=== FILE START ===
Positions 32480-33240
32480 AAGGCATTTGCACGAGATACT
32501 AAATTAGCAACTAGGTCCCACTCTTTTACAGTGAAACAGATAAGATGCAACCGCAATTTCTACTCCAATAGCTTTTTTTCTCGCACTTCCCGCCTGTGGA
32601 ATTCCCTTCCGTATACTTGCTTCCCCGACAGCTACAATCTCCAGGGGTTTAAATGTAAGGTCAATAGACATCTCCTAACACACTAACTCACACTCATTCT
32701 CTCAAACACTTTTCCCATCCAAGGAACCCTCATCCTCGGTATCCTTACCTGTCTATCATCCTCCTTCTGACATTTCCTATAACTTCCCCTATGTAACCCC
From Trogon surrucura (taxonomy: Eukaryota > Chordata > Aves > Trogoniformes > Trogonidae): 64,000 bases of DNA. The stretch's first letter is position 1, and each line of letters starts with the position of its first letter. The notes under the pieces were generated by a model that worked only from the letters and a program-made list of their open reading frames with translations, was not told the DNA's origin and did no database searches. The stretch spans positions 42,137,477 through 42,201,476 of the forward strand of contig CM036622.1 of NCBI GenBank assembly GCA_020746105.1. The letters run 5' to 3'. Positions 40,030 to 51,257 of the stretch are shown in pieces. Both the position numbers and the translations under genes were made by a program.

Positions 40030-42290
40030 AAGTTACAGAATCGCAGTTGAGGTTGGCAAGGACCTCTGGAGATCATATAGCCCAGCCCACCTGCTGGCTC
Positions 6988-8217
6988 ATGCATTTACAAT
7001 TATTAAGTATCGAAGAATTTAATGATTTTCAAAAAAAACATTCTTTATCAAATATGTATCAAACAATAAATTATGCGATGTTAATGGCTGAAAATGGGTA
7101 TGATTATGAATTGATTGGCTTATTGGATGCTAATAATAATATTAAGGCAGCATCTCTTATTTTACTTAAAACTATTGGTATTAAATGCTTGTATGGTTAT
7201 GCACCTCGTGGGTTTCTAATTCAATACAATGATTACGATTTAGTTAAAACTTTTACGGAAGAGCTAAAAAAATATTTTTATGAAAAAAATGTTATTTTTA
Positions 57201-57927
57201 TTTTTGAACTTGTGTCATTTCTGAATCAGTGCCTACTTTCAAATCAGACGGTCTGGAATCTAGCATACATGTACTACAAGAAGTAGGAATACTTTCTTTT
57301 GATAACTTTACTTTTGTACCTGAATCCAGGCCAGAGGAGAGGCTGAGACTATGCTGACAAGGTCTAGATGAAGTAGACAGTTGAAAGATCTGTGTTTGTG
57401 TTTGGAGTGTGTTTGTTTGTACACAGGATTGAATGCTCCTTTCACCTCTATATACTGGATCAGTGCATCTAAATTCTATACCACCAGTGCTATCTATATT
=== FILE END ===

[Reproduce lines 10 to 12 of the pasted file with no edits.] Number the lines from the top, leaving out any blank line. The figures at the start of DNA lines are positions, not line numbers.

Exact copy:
6988 ATGCATTTACAAT
7001 TATTAAGTATCGAAGAATTTAATGATTTTCAAAAAAAACATTCTTTATCAAATATGTATCAAACAATAAATTATGCGATGTTAATGGCTGAAAATGGGTA
7101 TGATTATGAATTGATTGGCTTATTGGATGCTAATAATAATATTAAGGCAGCATCTCTTATTTTACTTAAAACTATTGGTATTAAATGCTTGTATGGTTAT